How to Recognize ADHD in Toddlers


ADHD in Toddlers

ADHD in ToddlersADHD in toddlers and babies is not “technically” diagnosable. However, there are early signs and symptoms that many parents and clinicians believe may lead to ADHD in childhood.  Let’s take a look at some of these signs and symptoms and determine the best telltale signs that your baby or toddler may someday develop ADHD.

We all know toddlers are fidgety, squirmy and especially wiggly. However, just because they show some of the signs that are usually associated with the regular symptoms of ADHD, doesn’t mean that they will later develop it. Toddlers and babies regularly show these symptoms until about age 3. If the symptoms are extreme; however, they could be linked to ADHD as the child grows.

Check out the list of symptoms that may show early and be troubling to babies and toddlers, so you can recognize this disorder early on.

Symptoms in Babies

Did you know that many studies have linked ADHD to genetics? If this is truly the case, many people who develop ADHD, are born with characteristics that predispose a person for this disorder.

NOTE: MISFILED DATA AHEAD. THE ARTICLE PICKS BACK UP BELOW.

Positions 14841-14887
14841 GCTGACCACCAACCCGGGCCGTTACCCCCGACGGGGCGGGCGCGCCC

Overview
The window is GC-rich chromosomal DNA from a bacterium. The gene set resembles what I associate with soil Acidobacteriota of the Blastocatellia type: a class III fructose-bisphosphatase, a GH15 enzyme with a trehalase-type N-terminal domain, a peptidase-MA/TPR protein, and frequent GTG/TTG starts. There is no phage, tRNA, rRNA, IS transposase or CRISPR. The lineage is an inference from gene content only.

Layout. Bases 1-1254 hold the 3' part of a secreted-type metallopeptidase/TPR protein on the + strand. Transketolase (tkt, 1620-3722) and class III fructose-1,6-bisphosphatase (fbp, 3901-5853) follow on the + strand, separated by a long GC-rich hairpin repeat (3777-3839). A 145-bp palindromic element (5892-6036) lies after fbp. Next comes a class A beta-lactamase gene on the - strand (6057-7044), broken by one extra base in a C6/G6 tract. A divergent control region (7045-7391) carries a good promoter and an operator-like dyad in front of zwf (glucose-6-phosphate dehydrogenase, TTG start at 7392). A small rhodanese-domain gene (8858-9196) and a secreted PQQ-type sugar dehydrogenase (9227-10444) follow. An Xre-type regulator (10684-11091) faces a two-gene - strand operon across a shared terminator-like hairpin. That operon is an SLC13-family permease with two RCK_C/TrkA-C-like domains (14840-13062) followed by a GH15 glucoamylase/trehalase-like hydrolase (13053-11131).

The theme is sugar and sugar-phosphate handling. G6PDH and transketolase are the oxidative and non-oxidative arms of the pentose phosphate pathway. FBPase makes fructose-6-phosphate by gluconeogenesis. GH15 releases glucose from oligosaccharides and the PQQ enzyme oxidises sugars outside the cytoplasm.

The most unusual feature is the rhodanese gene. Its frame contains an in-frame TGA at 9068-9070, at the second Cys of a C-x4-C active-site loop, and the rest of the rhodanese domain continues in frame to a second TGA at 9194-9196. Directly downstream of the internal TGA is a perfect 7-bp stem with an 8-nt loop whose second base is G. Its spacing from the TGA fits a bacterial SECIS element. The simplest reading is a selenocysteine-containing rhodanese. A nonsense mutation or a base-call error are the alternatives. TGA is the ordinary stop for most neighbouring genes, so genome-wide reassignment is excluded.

Babies don’t show the same signs and symptoms as children, or even toddlers, but they do still have telling signs that can help you determine if your child may have ADHD, very early on.

  • Extra squirmy
  • Doesn’t like cuddling
  • More impatient
  • Easily frustrated
  • Requires extra attention
  • Demonstrates a difficult temperament
  • More colicy
  • Excessive crying
  • Trouble sleeping

Keep in mind, all babies will cry, and be wiggly and fussy at times. Excessive amounts of this behavior, along with a number of other symptoms, could be signs of early development ADHD. However, many toddlers, children, and even teens who later develop ADHD, don’t show any signs until later in life. Additionally, because babies cannot technically be diagnosed with ADHD, remember that all of these signs and symptoms could also be linked to other early developmental issues.  Talk to your child’s primary care physician if you have concerns.

Next page: symptoms in toddlers. 

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Robert ReynoldsRobert Reynolds

Dr. Reynolds is based in Central Connecticut, and dedicated to helping students, families and schools cope with ADHD symptoms. Running a medication-free clinic, he utilizes neurofeedback as his primary treatment. Visit to learn more.

Feb 10, 2015
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